Let’s talk about ‘strong female characters’.

I’m currently writing a book with a very emotionally vulnerable female character. She’s powerless, easily influenced, subject to frequent panic attacks, sensitive and lacks self confidence. She’s weak in almost every way you can name: emotionally, mentally and physically.

Despite that, she’s the strongest female character I’ve ever written.


Because I believe that she’s the most realistic, relatable, and well-written of my characters. And that is what a strong female should be.

The phrase ‘strong female character’ is thrown around a lot as a selling point for books.

“Read this novel, because it’s got an amazing strong female character!”

However, ‘strong’ is easily misconstrued as ‘good at fighting’ and ‘unemotional’ when really it should just mean three-dimensional. Women don’t have to be strong to be valid. They just have to be realistic.

The fact that we even hold ‘strong’ female characters on a pedestal is worrying. Our ladies seem to require the typically masculine traits of warriors to be impressive. There’s nothing wrong with that, but people never talk about ‘strong male characters’. Male characters just have to be themselves.

It seems that just existing is not enough for women – they have to be strong too.

Recently, social media ridiculed the Supergirl trailer for being silly and badly written, because she displays typically ‘girly’ feminine traits, which was seen as inappropriate and unrealistic for a superhero. People compared this to a parody which Scarlet Johansson made for SNL called Black Widow: The Age of Me, which played the powerful and emotionally distant character off as a ‘light-headed’ romantic comedy lead.

The implication that this comparison makes is damaging and dangerous. There is nothing intrinsically wrong with the way that Supergirl embraces both her femininity and her power. The parody of Black Widow isn’t offensive because it implies that being ‘that kind of girl’ is wrong. It is offensive because it is unrealistic . . . for Black Widow. It ignores her character and storyline in favour of a ‘rom-com’ plot.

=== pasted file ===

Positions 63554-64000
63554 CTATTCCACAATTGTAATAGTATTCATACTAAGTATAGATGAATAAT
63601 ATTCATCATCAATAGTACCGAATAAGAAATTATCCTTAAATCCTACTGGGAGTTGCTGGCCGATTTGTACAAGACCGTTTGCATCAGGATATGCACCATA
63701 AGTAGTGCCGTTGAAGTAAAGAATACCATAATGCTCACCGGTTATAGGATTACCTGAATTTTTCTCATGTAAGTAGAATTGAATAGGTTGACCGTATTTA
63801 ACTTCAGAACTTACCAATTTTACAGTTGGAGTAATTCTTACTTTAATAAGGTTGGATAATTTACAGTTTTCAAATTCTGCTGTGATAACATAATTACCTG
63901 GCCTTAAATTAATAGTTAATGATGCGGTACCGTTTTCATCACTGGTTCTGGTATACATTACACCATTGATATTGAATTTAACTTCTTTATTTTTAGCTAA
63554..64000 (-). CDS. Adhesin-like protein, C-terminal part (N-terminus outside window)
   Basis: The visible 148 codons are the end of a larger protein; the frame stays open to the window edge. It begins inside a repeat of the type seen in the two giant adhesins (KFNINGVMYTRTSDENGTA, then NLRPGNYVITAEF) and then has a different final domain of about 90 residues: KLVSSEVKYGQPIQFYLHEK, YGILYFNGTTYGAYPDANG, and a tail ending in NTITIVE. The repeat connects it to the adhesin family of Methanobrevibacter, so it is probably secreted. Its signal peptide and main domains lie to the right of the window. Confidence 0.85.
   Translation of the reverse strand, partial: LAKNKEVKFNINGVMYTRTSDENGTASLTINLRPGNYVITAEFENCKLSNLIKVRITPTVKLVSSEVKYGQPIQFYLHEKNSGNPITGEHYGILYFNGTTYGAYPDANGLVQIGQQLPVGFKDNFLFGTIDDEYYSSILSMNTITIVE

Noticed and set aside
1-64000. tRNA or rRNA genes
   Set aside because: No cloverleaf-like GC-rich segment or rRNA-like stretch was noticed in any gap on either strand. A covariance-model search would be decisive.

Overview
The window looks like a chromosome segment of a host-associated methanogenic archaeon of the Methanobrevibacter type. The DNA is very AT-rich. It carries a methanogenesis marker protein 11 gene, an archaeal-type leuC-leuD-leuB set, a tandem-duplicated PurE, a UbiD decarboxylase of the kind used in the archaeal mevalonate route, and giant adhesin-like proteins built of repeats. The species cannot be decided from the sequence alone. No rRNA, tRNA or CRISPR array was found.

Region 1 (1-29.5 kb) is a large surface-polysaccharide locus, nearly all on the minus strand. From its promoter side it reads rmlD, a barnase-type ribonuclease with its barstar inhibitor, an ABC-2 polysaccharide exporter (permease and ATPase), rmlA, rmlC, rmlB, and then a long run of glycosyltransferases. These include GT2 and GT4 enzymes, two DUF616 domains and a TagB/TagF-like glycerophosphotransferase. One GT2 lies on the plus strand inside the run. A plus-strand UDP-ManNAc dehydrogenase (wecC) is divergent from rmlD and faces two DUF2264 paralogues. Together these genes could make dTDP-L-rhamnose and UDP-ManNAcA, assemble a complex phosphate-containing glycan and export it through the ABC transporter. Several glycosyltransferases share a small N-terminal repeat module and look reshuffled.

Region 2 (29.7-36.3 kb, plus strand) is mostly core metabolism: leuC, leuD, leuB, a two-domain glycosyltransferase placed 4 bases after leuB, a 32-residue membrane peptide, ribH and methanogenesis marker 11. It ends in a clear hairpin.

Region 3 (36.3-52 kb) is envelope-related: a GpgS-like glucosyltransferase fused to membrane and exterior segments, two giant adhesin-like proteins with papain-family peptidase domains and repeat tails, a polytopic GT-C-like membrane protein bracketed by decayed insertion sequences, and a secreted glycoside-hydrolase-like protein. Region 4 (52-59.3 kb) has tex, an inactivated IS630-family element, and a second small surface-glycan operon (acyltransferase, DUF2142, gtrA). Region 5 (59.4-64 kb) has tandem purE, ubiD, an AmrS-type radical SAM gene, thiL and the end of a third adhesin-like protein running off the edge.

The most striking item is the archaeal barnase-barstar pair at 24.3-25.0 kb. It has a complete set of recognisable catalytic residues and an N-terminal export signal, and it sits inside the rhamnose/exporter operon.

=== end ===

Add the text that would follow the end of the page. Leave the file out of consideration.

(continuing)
By limiting women to one certain type of character, who has to be strong to be well-written or taken seriously, we risk implying that all women are the same, regardless of their personality – that Black Widow and Supergirl are interchangeable, because why do we need more than one female superhero, when Black Widow is already the perfect female warrior?

Every woman on the planet is different. There is no ‘ideal’ that women have to aim for to be called a strong woman. Supergirl is being herself, and the person she is is just as feminist as Black Widow.

Weak women are worth reading about.

Unlikeable women are worth reading about.

Every woman is worth reading about, as long as they are human: with whatever strengths and weaknesses that includes. They don’t have to be likeable and admirable and special to be deserving of attention.

Being an individual is all women need to do to be strong and respected. That’s it. Wear pink dresses or wear black combat trousers. Long for a relationship or spend your time fighting enemies (or both).

Girls don’t need to prove themselves as strong. They are already enough.

In other news: The Next Together was in Marie Claire! And the Coventry Telegraph! I’m holding a giveaway! Hurray!

A rebloggable version of this post can be found here. 

Published by Lauren James

Lauren James is the twice Carnegie-nominated British author of many Young Adult novels, including Green Rising, The Reckless Afterlife of Harriet Stoker and The Loneliest Girl in the Universe. She is a RLF Royal Fellow, freelance editor and screenwriter. Lauren is the founder of the Climate Fiction Writers League, and on the board of the Authors & Illustrators Sustainability Working Group through the Society of Authors. Her books have sold over a hundred thousand copies worldwide and been translated into six languages. The Quiet at the End of the World was shortlisted for the YA Book Prize and STEAM Children’s Book Award. Her other novels include The Next Together series, the dyslexia-friendly novella series The Watchmaker and the Duke and serialised online novel An Unauthorised Fan Treatise. She was born in 1992, and has a Masters degree from the University of Nottingham, where she studied Chemistry and Physics. Lauren is a passionate advocate of STEM further education, and many of her books feature female scientists in prominent roles. She sold the rights to her first novel when she was 21, whilst she was still at university. Her writing has been described as ‘gripping romantic sci-fi’ by the Wall Street Journal and ‘a strange, witty, compulsively unpredictable read which blows most of its new YA-suspense brethren out of the water’ by Entertainment Weekly. Lauren lives in the West Midlands and is an Arts Council grant recipient. She has written articles for numerous publications, including the Guardian, Buzzfeed, Den of Geek, The Toast, and the Children’s Writers and Artist’s Yearbook 2022. She has taught creative writing for Coventry University, WriteMentor, and Writing West Midlands.

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